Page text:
6. Understanding the Local Meat Goat Market:
- Research market trends and demand in your area.
- Establish relationships with local processors and distributors.
- Some areas (like the area where we live), don’t have a high demand for goat meat. You may need to get creative as you introduce this type of meat to your area! But with quality and more knowledge about it, comes more demand!
7. Contacting Auction Houses:
- Notify auction houses in advance of delivery. Give at least a ten day advance notice.
- Provide accurate information about your goats, including health records, deworming, and vaccination history.
- You can visit the auction to evaluate how the animals are cared for in the pens and during the auction. By contacting the auction house prior to the sale, your goats can be marketed and advertised to the buyers that make their rounds to all of the auctions throughout your state.
8. Cautions for Buyers:
- Disease Prevention: Buyers should be vigilant to avoid introducing diseases to their herds. Not all goats go to the sale sick or diseased, but there are many goats that go through the sale barn because they are old, sick or have a disease. And some goats bought at the sale barn are past the point of no return. If they are sick, and you buy them, it will be an uphill battle to save them. Just keep that in mind if you go to auctions to save goats. These culls that end up at the sale barn may be goats who are poor mothers, have mastitis, a disease, or just a goat with less breeding stock qualities. And the goats that went to the sale that didn’t have any problems were intermingled with the ones that do, and potentially were infected with something along the way.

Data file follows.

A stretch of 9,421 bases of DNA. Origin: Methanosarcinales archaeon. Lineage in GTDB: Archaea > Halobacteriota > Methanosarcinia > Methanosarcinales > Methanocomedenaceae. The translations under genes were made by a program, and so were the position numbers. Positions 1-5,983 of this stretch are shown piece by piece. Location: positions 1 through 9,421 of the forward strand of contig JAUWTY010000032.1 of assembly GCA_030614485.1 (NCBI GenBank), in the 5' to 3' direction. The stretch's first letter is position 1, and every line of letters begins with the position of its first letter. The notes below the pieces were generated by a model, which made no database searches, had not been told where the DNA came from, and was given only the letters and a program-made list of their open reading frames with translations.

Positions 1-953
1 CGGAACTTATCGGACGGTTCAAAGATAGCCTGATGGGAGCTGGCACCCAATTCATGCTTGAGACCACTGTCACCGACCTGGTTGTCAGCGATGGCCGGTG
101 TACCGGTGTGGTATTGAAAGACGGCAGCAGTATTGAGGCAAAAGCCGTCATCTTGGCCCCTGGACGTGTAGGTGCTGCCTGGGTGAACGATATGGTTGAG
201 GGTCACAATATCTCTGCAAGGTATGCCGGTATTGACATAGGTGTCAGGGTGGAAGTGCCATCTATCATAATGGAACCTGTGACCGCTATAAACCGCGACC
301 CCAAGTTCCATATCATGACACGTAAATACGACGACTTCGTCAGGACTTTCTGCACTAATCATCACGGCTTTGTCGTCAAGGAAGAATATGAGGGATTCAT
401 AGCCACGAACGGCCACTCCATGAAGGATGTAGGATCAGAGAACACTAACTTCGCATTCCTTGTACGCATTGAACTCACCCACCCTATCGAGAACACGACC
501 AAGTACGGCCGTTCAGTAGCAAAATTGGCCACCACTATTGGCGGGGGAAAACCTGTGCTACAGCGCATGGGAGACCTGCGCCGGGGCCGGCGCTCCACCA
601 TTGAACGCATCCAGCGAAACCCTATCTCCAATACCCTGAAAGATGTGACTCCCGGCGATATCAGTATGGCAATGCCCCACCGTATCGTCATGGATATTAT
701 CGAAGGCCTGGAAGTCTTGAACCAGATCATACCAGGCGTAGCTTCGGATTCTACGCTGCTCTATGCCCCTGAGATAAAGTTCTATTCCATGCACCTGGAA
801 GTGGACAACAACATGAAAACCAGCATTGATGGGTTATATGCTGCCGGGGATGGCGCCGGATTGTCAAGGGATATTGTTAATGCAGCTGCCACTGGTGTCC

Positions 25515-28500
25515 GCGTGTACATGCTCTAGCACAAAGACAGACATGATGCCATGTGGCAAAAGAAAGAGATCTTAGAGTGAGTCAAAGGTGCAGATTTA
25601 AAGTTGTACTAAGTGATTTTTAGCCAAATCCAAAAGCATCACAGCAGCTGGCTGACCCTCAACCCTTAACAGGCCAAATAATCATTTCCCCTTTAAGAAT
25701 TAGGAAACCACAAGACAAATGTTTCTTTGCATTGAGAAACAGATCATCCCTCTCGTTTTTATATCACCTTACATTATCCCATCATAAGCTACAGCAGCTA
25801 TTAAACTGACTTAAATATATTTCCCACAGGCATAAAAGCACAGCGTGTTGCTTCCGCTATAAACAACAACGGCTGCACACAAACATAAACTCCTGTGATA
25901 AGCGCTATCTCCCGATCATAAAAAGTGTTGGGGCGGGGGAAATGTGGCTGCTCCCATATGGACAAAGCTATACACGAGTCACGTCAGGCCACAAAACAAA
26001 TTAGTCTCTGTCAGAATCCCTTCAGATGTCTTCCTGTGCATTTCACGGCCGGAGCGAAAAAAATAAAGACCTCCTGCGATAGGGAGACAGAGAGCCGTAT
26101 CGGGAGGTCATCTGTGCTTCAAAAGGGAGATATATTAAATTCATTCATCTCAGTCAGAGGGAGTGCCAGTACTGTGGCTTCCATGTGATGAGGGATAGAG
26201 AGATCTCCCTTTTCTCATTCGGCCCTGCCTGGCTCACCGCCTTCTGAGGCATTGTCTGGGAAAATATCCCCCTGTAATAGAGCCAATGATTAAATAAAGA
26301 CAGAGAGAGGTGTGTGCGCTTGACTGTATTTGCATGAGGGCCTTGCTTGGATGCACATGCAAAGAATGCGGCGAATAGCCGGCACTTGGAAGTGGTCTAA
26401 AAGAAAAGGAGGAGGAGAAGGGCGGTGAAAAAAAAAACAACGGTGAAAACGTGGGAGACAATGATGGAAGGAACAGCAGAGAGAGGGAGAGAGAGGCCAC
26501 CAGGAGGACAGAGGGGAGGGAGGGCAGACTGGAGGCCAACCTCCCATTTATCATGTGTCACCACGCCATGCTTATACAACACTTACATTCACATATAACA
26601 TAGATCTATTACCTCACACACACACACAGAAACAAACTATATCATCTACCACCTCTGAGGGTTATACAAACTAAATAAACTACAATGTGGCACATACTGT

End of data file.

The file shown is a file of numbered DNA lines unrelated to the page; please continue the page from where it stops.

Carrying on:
- Questioning Sellers: Find the goats who interest you, inquire about deworming, vaccination history, and the overall background of the goat if possible. If the details can’t be answered beforehand, then the goat is inspected after purchase.
9. Post-Auction Care for Purchased Goats:
- Quarantine: Keep the new goat(s) quarantined for at least a month. This will help protect your herd as you monitor the goats and inspect them.
- Health Checks: Inspect for missing teeth, udder/teat conditions, and overall physical health.
- Dealing with Stress: New arrivals will be stressed; gradually introduce changes in diet.
- Routine Care: Deworm, administer vaccinations, trim hooves, and monitor overall well-being.
- Some times a goat that’s bought at the sale barn won’t fit your program and will need to be culled and will end up at the auction house again.
Success at auctions for goat owners involves a delicate balance between understanding market demands, culling effectively, catering to diverse buyer needs, and ensuring post-purchase care. Whether in the realm of meat or dairy, forging connections with both auction houses and local communities enhances the overall sustainability and profitability of goat-raising endeavors.
Learn more about how to raise healthy goats: Raising Goats Resource Page